The Road Less Travelled

“Let’s go this way,” says Riho, trotting off along a little sidestreet we haven’t seen before.

We are spending the evening exploring the Old Town. I am, by now, quite used to this type of excursion involving a weird feeling of having travelled back in time, but nothing could have prepared me for the gradual departure from reality that seems to have followed my companion’s seemingly harmless suggestion. One narrow, eerily quiet street leads to another, each with more abandoned, dilapidated buildings than the previous one. It’s strangely disconcerting, walking through this sort of place. I’m always heavily aware of the lingering presence of the past; my mind naturally craves stories and explanations. There are none. I remain silent, listening to the echo of our footsteps as we stumble along the uneven streets.

One of the boarded-up doors has been forced open, and I peer interestedly through the crack. “If you push it, it’ll open,” says Riho, close to my ear. I jump nervously and glare at him. “Shhh!” I hiss. Tentatively, I push the door. It creaks loudly, and I freeze. I am a product of Generation Teen Horror Movie, and I know that I should run away right about now, but I can feel Riho’s disbelieving stare boring into the back of my head. I give the door a firm shove. Crrreeeeeeaaak, it goes, falling slowly open. My heart racing, I step inside, and as my eyes adjust to the darkness, I realise…

…it is just an old, run-down house. Well, what did you expect? This isn’t the Famous Five, you know.

Having said that, we do seem to see more bizarre things in the space of a few hours than I’ve seen over the course of my life. Rhio is particularly bemused, as he has never seen this area before, despite being fairly well acquainted with the Old Town. His incredulity mounts as we see:

  • A Ukranian Greek Catholic Church (complete with prayer letter-box outside, for prayers to the Blessed Virgin with Three Hands)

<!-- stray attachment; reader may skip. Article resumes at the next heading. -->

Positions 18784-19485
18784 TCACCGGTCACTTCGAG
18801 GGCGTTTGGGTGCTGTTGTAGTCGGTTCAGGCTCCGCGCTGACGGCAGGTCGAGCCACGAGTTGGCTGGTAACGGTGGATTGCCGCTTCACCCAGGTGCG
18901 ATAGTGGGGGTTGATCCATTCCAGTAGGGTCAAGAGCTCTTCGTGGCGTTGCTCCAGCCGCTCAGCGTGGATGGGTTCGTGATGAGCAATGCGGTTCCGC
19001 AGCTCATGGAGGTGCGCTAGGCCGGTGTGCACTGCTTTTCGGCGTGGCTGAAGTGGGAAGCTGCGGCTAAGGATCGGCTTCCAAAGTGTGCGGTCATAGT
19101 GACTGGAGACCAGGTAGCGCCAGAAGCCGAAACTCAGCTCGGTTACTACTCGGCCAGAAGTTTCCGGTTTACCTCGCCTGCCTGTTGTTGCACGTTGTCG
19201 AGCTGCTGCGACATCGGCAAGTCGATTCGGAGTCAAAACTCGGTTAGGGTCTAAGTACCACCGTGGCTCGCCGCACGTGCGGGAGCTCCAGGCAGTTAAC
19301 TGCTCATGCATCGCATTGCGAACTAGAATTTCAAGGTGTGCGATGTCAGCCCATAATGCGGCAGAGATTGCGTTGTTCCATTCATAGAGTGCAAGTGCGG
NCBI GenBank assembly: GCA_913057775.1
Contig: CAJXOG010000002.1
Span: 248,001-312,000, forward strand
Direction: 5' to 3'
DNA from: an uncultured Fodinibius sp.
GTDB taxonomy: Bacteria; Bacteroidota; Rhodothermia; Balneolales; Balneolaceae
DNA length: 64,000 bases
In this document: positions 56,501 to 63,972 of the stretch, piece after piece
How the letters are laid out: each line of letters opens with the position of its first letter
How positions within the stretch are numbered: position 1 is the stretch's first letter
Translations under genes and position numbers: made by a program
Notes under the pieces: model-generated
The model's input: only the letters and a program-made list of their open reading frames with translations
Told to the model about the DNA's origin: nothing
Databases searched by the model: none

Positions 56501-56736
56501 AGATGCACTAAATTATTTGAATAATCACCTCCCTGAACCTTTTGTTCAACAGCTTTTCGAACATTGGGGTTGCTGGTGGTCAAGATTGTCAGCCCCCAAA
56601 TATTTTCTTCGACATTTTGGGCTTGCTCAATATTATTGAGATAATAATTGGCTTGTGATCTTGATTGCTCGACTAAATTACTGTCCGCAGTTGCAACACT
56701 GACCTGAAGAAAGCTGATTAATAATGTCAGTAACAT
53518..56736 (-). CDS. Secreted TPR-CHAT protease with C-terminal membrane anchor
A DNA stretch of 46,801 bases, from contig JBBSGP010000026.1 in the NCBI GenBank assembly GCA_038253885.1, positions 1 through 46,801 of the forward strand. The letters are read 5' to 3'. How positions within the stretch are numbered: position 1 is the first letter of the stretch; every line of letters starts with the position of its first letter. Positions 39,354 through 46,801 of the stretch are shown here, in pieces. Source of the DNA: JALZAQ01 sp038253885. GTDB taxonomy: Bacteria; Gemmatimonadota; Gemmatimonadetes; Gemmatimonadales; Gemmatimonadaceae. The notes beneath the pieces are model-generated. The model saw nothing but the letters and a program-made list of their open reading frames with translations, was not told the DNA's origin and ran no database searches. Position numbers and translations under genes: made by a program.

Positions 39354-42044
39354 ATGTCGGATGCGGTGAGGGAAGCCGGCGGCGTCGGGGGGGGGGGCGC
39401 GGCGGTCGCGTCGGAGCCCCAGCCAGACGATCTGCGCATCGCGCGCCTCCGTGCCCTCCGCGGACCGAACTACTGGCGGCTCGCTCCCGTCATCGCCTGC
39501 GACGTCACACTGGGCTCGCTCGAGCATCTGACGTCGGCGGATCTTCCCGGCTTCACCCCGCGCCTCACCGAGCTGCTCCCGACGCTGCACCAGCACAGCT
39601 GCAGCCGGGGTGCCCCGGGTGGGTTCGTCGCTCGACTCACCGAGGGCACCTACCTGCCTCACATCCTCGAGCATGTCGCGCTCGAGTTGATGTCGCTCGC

• A number of unidentifiable ‘secret’ doors into the thick stone walls, including one which seems to be a theatre inside the wall
  • St. Michael’s Cheese Restaurant, where everything on the menu is made from cheese (or just served with unnecessary whacks of cheese, so that it fits)
  • A series of Genuinely Odd posters, including one that is apparently for a film called Nazis & Blondes (not a comparison I’m overly familiar with), with the tagline “Acting evil was their destiny”
  • A little courtyard* tucked away down an alleyway, in what looks like the back yard of a house that is literally falling down and being supported by wooden scaffolding, where there is a bar, a chocolaterie, a ceramics shop, and an assortment of randomly distributed and utterly bizarre accoutrements with no explanation whatsoever.

“100 Contemporary Teapots of what now?!” exclaims Riho finally, when a casual glance through a window reveals the winning sight of the evening. His voice has taken on an almost hysterical tone, and I find myself being hoisted up in an attempt to see the end of the Oddest Title Ever. We are none the wiser, but greatly entertained nonetheless.

And is that a giant cigarette next to the random teapot poster, or have I reached the Desperate And Hallucinating stage of nicotine withdrawal?

What a very strange night. Forget your monuments, scenery and natural wonders: this is tourism at its finest!

* This courtyard was my personal favourite sight so far, and I intend to return very soon. My official reason is that it deserves to be written about in much more detail, but really I just want to experience the delights of a French chocolaterie in Estonia…

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